Bridget: Thinks of herself as a painter of a big canvas with lots of colors that she can put on and the students get to have their take on it. There is no hierarchy here, and if there is one then the students are the art critics and then can tell her if it's bunk and make her a better painter.

Linda: A paver of a bumpy road or a paving machine. Part of her job is to pave she thinks it's related to a cheerleader. Notes that she teaches research to senior social work students who are eager to go out and change the world and they have to take research. So she sees the course and the research aspect as an opportunity to break down the perception of obstacles to marrying their practice with some sort of reflective practice.

Deborah spent many years teaching young children. She saw herself as an architect who planned thinks and most of the work was trying to fit them into her framework. By the end she was more the scaffolding to be there to help them get to where they want to go. It is harder to be the scaffolding for undergraduates who would prefer an architect than for children.

Michael: Not a travel agent but a witness to discovery, someone who takes people to new places. An adventure guide. Kind of provoker of curiosity, for things the he might not be that familiar with. An unknowing expert but interested in the discovery and the process of discovery. Might not know where you're going or what you're getting into.

Paul: Staff at Club Med. I think they're called GP for "gentile provocateur," gentile in the sense of playful.

From here we returned to more general discussion:

Deborah noted that teaching statistics, students tend to be very protective and uncertain of themselves. It can be hard to get them to create a structure with her. Cheryl had the same sense. She noted that she has had different experiences teaching freshman and post-baccalaureates, groups that have different perspectives, generally speaking. Freshman want to be told what to do and get scared when they are asked a questions, especially if they are asked to be creative. Not used to being asked, "how would you do this?" "What do you bring to the table?" Post-baccalaureates, generally speaking are more confident and not as afraid to make mistakes even though they do make them.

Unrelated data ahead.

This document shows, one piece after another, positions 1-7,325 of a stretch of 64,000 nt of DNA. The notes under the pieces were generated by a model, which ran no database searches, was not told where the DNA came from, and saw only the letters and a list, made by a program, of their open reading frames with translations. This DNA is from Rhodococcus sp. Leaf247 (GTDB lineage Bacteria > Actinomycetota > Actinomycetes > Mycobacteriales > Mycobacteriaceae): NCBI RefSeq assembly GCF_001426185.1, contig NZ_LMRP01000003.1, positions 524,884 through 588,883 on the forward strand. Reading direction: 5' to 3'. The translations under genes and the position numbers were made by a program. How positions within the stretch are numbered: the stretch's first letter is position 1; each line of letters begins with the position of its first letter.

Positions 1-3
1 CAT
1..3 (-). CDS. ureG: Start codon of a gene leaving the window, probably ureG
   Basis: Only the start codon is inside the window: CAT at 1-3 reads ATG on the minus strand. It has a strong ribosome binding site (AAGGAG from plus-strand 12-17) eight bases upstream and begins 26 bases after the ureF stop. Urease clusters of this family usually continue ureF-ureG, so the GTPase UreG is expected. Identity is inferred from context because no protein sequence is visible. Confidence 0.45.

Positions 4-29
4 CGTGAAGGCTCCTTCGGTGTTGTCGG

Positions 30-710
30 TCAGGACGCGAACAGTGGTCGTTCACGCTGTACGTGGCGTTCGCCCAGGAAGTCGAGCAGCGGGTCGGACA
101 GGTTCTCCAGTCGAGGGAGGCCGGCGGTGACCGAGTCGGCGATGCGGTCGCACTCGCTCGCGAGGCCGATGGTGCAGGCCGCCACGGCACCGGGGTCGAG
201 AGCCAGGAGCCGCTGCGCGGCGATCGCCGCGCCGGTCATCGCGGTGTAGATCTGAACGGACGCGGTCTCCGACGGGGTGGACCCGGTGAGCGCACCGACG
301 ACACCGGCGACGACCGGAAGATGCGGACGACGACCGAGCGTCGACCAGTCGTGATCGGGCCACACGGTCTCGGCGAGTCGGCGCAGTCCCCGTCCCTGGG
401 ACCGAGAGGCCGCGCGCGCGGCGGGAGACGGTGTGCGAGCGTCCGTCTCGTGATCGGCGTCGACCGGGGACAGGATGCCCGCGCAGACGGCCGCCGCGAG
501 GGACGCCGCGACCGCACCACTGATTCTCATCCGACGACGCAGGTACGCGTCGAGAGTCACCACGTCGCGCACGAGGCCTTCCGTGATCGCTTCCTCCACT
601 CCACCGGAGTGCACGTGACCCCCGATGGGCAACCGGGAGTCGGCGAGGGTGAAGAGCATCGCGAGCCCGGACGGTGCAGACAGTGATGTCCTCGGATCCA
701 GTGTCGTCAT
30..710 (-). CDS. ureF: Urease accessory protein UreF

Sam shared with us a vision of teacher and students, all afraid, yet all sharing the same goal. Each has the fear that they don't know what they are doing; yet this is unspoken and invisible.

We talked about how is it that we can make "making mistakes okay." Anne noted that she has had experiences teaching freshmen that are so na´ve that they'll say anything. And then she won't see them for a few years and they'll cycle back as seniors and they've gone silent because they've learned that there are right answers.

Corey brought up the question of whether subject matter made a difference. When teaching subjects that we can and do declare have no right answers in some ways we have the luxury of allowing students to make mistakes. Who am I to say they are wrong even if I disagree when there are different opinions held by experts and they can back these up.

Paul disagrees that the subject matter makes a difference but rather it has more to do with intent. Science proceeds by being wrong. You cannot advance science by being right. He does not avoid telling them that they've made a mistake. Conversely they get told that it's okay and that we expect to be wrong and to rely on teaching something that's mushy to avoid this.

Corey notes that rather than say students are wrong she will question students to get them to explain their conclusions whether they are right or wrong and walk through the process with them.

Anne (I think?): We're also able to be found wrong. That fear that they're going to ask them a question and saying I don't know.

Paul: And if we understand that there is no right. The question is whether your wrongness is more informed than theirs.